Hurricane Matthew has Windsorites worried about Haiti
Full extent of the damage unknown
As Hurricane Matthew continues to batter the Caribbean, it is leaving widespread suffering and damage in its wake.
At least 11 people are dead, five in Haiti alone. It's another natural disaster for the nation and has some in Windsor thinking about the people they support on the island.
That includes Jim Scott, the president of Ground Effects and founder of a non-profit called Enable Haiti.
Earlier on Wednesday Scott said he had been unable to reach anyone on the ground in Haiti, and had been calling every 15-20 minutes and trying to reach people via email.
But he later said there was some "good news."
"We've located most of the kids at our orphanages," Scott said. "For the most part our kids are doing well. They're a little wet and a little afraid."
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Scott's team first got started in Haiti shortly after an earthquake devastated the country in 2010. They support three orphanages, build schools and feed and educate about 900 children.
"It feels like every time we get two steps forward, we get slammed in the head by some crazy storm," he said.
On Tuesday, Matthew swept across a remote area of Haiti with 233 km/h winds. Government leaders said they weren't close to fully gauging the impact in the vulnerable, flood-prone country.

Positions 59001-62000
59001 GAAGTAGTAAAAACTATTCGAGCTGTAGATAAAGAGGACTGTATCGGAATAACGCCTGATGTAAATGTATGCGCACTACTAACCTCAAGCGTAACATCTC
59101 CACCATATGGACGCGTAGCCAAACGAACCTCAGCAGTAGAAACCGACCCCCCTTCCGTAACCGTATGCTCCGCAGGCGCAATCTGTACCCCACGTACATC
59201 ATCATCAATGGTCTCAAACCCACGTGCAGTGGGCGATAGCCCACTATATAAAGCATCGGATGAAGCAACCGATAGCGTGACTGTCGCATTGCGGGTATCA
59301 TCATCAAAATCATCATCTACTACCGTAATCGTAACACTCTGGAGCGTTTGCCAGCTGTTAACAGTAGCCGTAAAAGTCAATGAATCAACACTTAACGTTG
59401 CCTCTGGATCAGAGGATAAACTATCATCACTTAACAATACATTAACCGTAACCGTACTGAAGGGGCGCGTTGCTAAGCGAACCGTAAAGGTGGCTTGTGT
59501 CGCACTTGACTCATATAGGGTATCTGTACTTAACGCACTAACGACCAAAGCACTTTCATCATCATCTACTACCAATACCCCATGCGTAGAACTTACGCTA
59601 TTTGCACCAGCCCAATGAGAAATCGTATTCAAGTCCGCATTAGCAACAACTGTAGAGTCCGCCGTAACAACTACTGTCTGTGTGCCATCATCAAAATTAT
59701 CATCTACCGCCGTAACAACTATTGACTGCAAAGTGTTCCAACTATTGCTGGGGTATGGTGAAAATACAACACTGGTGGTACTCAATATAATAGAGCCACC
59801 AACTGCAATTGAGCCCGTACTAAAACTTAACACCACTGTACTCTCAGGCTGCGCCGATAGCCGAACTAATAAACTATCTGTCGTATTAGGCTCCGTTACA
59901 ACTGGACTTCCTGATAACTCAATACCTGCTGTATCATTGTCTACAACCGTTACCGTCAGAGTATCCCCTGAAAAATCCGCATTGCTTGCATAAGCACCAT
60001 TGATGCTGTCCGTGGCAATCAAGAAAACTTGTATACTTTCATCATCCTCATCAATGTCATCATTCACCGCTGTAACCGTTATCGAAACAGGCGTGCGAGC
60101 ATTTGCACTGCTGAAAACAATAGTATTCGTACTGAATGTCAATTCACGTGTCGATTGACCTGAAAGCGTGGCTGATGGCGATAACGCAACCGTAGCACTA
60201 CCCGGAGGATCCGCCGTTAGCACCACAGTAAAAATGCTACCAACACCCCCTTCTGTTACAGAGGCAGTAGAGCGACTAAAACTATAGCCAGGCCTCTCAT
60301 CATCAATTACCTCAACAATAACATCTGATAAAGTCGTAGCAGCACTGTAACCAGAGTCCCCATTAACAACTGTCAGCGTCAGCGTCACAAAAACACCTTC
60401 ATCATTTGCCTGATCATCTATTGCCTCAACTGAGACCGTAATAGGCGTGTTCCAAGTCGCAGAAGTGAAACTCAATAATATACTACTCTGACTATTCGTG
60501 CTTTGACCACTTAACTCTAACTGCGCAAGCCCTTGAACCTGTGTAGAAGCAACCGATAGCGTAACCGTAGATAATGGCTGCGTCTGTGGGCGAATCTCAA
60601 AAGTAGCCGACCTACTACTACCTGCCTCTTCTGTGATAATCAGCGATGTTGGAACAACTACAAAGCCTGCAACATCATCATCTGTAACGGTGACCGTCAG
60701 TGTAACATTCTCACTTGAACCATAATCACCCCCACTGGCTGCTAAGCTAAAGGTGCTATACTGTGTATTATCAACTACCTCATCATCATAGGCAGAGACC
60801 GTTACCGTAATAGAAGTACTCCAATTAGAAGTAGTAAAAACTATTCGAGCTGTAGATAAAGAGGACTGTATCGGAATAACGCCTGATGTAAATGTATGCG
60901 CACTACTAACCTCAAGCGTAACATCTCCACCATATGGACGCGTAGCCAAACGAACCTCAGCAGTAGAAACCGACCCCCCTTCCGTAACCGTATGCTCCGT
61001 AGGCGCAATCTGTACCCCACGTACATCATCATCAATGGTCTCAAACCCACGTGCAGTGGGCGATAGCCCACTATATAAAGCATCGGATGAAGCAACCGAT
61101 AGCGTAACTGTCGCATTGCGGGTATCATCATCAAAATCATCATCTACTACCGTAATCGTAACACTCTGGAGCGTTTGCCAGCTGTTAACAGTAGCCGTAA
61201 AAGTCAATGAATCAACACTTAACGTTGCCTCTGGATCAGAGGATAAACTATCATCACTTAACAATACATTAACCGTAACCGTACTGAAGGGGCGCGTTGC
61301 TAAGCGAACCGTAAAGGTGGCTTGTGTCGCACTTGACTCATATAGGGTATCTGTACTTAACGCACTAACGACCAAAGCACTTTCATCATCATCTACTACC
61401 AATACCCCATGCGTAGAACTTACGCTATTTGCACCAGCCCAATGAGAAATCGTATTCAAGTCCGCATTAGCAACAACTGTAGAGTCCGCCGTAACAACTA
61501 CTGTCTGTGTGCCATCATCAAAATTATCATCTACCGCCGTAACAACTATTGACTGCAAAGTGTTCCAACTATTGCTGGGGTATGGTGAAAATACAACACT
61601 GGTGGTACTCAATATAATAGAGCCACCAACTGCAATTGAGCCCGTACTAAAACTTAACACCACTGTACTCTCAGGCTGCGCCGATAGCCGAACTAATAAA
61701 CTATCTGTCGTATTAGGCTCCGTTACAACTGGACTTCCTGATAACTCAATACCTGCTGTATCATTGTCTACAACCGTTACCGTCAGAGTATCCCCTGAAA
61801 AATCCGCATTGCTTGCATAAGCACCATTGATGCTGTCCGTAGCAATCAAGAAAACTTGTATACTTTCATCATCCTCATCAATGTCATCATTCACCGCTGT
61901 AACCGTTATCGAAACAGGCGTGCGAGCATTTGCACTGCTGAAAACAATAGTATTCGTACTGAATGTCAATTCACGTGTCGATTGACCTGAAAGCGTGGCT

"What we know is that many, many houses have been damaged. Some lost rooftops and they'll have to be replaced while others were totally destroyed," Haiti's Interior Minister Francois Anick Joseph said.
Scott said he was planning on going to Haiti, but those plans have to be postponed. He thinks it will take about three weeks for things to settle down.
"I'm very fearful about what's going on down there," he said.
Several members of the Essex-Windsor EMS will head to Haiti next month. Kim Schroeder is one of them. He's part of a group known as Medics4Healing Haiti. They were in the Caribbean country around the same time last year and were supposed to be there again this week on a medical mission. That trip has been postponed until November 5th.
The group of 23 members is taking 50 hockey bags full of medical supplies.
"The team will be split up into two separate teams. There will be a medical team consisting of 11 people and a mission team which will consist of 12 people," said Schroeder.
"The medical team will go and do four villages in four days and the mission team will go off and do three or four villages, separate villages. And the mission team primarily will work on - I think we've planned to paint a house, deliver some water filtration systems. We've purchased a pair of goats to be delivered to the village or a family."